- The GDPR includes a new principle of accountability which requires the data controller to be able to demonstrate compliance with the principles relating to the processing of personal data. Data controllers will also have to maintain records of processing activities. They must also comply with the principles of: (i) data protection by design which requires data protection risks to be taken into account throughout the process of designing a new process or service; and (ii) data protection by default which means that only personal data which are necessary for each specific purpose are processed, with this obligation applying to the amount of personal data collected, the extent of the processing, the period of retention, and access
- The GDPR introduces duties to notify the relevant supervisory authority (in the UK, this is the ICO) of a "personal data breach" if the breach is likely to result in a risk to the rights and freedoms of individuals. "Personal data breaches" include those leading to the loss, alteration, unauthorised disclosure of, or access to, personal data. The notification must be made within 72 hours of becoming aware of the breach. Individuals must be notified directly without undue delay if a breach is likely to result in a high risk to their rights and freedoms
- Currently the ICO can impose financial penalties of up to £500,000. The maximum fines under the GDPR are much higher. The maximum fine for certain breaches including non-compliance with the basic principles for processing including conditions for consent is whichever is higher of 20 million Euros or 4% of global turnover. For some breaches the maximum fine is whichever is higher of 10 million Euros or 2% of global turnover. These significantly increased maximum fines demonstrate the importance of ensuring compliance with the GDPR
- The GDPR also makes it easier for individuals to bring private claims against data controllers and processors, for example, any person who has suffered material or non-material damage as a result of a breach of the GDPR has the right to claim compensation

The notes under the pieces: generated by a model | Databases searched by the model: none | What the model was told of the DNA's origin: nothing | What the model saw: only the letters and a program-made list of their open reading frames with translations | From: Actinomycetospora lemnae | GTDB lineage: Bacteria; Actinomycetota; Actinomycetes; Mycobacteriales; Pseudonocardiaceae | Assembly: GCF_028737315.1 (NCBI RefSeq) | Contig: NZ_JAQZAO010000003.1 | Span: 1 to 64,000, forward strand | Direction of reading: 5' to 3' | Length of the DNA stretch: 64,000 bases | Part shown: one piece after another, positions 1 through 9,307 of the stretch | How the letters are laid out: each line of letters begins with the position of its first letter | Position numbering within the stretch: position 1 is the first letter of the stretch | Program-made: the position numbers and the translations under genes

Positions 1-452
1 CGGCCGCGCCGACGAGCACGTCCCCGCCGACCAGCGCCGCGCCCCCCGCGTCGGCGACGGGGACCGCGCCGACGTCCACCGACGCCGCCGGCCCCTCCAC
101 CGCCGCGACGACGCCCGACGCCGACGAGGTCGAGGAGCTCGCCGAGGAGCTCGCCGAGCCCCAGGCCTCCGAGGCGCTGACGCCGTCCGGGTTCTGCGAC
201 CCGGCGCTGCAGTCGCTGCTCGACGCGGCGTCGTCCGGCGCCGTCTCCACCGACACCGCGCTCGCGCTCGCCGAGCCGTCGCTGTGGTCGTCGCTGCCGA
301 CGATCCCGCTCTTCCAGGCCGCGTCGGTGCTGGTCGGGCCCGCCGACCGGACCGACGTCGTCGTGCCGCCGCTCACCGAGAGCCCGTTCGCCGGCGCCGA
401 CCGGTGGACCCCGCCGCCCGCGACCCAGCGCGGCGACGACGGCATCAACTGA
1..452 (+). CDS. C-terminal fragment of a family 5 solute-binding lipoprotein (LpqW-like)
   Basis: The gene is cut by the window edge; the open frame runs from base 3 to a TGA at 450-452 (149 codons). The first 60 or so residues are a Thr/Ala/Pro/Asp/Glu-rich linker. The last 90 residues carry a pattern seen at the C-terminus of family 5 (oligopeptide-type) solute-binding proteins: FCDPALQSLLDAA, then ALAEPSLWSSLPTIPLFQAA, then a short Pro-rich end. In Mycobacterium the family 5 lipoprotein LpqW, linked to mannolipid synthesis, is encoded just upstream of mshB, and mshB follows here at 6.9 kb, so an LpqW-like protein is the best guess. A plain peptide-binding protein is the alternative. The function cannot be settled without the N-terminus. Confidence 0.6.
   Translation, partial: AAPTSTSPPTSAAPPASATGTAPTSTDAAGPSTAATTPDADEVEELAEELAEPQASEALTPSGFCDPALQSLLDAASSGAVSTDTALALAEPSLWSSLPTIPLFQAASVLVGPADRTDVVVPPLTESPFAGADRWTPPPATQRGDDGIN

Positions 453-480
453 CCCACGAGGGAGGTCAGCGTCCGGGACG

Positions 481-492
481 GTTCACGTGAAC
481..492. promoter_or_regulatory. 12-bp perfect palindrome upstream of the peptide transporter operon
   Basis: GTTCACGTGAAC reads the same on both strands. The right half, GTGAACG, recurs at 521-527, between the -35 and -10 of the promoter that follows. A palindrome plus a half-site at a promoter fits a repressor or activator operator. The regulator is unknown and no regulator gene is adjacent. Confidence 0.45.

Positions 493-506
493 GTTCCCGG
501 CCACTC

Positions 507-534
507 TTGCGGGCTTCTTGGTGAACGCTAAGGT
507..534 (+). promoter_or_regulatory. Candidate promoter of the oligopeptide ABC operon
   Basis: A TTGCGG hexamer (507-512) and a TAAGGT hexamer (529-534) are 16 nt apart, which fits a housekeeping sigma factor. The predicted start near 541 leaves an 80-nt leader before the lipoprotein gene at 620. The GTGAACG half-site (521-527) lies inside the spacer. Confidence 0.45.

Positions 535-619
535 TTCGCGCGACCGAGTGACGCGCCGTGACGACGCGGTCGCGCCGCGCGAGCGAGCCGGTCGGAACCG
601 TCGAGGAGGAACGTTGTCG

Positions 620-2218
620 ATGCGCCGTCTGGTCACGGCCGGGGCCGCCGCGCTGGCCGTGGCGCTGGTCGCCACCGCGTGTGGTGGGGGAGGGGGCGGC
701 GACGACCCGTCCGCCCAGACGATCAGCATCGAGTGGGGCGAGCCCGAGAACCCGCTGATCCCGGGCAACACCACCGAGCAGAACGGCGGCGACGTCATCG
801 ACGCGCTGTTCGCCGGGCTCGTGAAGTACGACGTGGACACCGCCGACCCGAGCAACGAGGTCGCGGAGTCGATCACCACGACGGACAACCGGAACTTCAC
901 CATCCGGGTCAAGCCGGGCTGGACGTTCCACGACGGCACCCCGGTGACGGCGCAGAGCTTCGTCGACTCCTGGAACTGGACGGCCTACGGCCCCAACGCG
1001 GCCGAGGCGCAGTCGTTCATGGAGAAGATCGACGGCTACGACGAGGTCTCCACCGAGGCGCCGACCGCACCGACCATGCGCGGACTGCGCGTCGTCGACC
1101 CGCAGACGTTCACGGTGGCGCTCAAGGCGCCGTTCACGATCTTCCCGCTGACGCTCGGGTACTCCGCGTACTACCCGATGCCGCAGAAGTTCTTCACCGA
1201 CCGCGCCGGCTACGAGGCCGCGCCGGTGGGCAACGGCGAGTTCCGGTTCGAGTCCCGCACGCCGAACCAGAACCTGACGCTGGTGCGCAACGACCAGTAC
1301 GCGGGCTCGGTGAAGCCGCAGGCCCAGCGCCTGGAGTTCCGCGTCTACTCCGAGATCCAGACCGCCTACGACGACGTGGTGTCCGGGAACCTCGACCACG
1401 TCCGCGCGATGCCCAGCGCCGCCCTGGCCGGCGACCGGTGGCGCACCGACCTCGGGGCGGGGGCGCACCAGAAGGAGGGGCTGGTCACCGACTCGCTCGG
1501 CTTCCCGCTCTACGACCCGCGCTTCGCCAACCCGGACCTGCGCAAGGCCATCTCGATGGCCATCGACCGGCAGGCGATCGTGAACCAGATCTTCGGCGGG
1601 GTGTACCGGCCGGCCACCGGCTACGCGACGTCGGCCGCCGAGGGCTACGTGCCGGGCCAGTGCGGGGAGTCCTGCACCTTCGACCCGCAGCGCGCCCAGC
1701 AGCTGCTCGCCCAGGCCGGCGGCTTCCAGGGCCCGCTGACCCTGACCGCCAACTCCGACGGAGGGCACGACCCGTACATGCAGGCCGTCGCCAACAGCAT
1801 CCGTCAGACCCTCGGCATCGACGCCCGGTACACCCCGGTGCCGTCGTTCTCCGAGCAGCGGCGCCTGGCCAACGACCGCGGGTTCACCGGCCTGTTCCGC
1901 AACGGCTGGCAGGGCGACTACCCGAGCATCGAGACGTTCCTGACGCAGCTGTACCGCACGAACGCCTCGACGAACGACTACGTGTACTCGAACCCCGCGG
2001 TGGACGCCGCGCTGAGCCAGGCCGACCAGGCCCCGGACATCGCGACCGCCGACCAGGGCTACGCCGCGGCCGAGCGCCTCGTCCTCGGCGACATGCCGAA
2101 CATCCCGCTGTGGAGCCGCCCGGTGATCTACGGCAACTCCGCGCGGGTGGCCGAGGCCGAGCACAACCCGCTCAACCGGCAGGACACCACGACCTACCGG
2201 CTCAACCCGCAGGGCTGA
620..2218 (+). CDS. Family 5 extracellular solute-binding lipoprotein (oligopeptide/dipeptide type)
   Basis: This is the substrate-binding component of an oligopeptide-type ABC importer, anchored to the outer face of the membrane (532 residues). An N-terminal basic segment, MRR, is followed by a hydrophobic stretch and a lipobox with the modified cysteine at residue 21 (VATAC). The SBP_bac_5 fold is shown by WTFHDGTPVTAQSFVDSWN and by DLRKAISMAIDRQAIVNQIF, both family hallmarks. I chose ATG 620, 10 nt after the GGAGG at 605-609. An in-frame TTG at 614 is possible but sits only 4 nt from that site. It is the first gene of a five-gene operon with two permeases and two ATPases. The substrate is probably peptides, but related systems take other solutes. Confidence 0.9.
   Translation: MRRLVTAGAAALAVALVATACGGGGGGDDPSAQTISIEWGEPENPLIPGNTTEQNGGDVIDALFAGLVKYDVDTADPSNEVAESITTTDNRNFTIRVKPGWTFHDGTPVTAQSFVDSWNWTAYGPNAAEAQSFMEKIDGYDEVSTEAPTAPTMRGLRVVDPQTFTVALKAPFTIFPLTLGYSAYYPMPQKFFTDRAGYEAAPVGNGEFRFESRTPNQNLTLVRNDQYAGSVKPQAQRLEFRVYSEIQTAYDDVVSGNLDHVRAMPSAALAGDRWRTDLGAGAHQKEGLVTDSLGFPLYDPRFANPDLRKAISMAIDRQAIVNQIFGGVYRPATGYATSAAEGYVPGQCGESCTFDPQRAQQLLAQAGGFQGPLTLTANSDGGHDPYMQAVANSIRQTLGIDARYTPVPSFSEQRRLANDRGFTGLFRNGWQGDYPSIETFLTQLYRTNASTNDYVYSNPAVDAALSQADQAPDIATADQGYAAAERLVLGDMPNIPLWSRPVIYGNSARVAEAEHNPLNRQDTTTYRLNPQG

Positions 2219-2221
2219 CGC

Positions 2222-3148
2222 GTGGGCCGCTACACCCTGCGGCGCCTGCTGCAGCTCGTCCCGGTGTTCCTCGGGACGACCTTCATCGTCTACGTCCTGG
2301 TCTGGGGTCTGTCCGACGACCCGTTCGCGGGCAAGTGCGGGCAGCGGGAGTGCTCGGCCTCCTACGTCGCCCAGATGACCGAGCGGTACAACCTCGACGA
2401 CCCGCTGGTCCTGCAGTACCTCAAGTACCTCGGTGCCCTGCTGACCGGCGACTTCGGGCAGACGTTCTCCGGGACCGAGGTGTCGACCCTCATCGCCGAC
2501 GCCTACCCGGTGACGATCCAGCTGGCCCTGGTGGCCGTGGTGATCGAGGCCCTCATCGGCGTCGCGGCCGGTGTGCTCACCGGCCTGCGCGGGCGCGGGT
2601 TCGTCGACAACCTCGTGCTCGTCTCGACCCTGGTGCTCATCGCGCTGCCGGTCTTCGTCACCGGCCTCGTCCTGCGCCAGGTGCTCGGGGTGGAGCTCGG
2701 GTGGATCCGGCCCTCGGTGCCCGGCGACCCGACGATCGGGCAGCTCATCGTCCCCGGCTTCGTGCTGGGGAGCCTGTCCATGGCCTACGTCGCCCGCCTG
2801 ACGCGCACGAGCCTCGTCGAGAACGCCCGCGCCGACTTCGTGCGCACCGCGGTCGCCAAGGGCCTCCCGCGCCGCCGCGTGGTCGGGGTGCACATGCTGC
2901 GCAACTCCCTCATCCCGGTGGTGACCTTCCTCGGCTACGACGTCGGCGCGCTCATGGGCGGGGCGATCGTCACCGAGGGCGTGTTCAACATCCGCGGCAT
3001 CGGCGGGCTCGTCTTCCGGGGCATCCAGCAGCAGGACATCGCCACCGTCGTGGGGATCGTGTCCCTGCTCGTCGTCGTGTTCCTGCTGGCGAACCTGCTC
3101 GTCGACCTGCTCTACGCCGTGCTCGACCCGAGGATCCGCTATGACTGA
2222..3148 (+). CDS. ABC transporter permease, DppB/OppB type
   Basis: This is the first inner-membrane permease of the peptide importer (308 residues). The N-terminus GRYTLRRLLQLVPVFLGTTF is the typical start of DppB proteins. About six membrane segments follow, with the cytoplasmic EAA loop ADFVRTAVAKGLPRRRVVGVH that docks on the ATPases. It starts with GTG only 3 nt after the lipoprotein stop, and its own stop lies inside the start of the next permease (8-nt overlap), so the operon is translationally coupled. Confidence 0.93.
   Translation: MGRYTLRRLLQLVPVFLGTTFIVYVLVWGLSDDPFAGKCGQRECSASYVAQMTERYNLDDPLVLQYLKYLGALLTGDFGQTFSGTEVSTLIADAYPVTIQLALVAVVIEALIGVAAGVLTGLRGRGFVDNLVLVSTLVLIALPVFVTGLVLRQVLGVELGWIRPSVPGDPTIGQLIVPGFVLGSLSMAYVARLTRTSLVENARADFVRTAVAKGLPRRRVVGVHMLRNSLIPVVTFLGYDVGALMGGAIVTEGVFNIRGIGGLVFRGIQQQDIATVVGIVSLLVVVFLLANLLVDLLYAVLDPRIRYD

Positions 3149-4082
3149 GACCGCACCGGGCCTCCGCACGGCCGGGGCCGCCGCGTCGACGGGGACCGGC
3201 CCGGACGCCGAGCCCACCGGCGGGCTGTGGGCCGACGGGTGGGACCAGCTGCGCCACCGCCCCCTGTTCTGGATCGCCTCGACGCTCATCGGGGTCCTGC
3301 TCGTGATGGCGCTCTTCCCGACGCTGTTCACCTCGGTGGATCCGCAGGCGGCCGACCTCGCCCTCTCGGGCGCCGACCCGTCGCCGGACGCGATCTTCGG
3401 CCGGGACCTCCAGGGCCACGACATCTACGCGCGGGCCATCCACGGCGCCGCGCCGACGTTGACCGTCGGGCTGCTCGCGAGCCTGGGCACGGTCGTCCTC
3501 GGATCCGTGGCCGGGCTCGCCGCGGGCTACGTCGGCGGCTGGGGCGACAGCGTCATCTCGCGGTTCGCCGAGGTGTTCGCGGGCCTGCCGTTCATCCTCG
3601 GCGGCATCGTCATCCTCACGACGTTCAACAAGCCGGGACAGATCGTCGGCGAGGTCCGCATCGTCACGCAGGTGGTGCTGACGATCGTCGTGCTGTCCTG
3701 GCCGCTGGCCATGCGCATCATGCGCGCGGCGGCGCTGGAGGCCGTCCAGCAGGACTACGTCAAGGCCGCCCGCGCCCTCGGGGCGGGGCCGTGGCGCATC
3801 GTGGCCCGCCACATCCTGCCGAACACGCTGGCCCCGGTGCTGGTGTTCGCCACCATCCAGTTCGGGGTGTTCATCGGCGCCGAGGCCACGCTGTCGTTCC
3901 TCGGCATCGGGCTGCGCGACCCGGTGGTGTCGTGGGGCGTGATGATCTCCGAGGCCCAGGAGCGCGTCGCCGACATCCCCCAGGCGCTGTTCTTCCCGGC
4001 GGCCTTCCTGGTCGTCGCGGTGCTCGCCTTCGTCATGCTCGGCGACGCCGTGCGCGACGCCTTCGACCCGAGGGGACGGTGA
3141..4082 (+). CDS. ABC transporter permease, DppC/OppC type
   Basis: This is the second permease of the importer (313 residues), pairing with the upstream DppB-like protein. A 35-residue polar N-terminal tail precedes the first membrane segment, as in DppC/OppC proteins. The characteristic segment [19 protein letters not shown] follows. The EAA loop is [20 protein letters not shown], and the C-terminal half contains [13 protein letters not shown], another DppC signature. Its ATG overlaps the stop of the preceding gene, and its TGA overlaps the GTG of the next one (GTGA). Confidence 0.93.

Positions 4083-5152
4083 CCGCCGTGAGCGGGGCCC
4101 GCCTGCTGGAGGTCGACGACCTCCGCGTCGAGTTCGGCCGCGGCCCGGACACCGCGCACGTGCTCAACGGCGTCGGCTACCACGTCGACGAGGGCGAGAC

Action points for trustees
Trustees will need to ensure that they are ready to comply with these significant changes to data protection law. As well as starting to plan for the changes, it would be useful for trustees to take this opportunity to check that they are compliant with those parts of the GDPR which reflect the existing law. Trustees may also find it useful to engage with the scheme employer as the employer is likely to be looking at this issue for its organisation more generally and there may be opportunities to share knowledge about the GDPR.
Action points for trustees to consider include the following.
- Include this issue in trustee work plans for the next 12 months and compile an action plan
- Review the data that the scheme holds, where it came from, how it is managed and who it is shared with. Consider which scheme data meets the definitions of "personal data" and "special categories of personal data", ensure that there is a lawful basis for processing in each case and consider the appropriate period of retention
- If the lawful basis is "legitimate interests", ensure that you are clear as to what those interests are and that processing on that basis is not overridden by the interests or fundamental rights and freedoms of the data subject
- If the lawful basis is consent, ensure that the processes for seeking, obtaining and recording consent meet the higher standards in the GDPR
- Review and update privacy notices provided to members so that they contain the correct information, are provided at the right time and are appropriately written
- Review contracts with data processors and ensure that any terms of the contract that do not meet the requirements of the GDPR are re-negotiated. Engage with data processors about their compliance with the GDPR
- Ensure that relevant policies and documents are in place to demonstrate compliance in accordance with the principle of accountability
- Put in place a process for identifying and assessing breaches and, where appropriate, notifying those breaches
- Review the terms of trustee liability insurance in light of the new penalties under the GDPR
We will be issuing more Pensions Alerts about the GDPR focusing on some of the specific issues for trustees to consider, as well as providing updates in relation to further guidance and developments as they are issued.
If you would like further information, advice or training about the implications of the GDPR for trustees of occupational pension schemes, please get in touch with your usual DLA Piper pensions contact.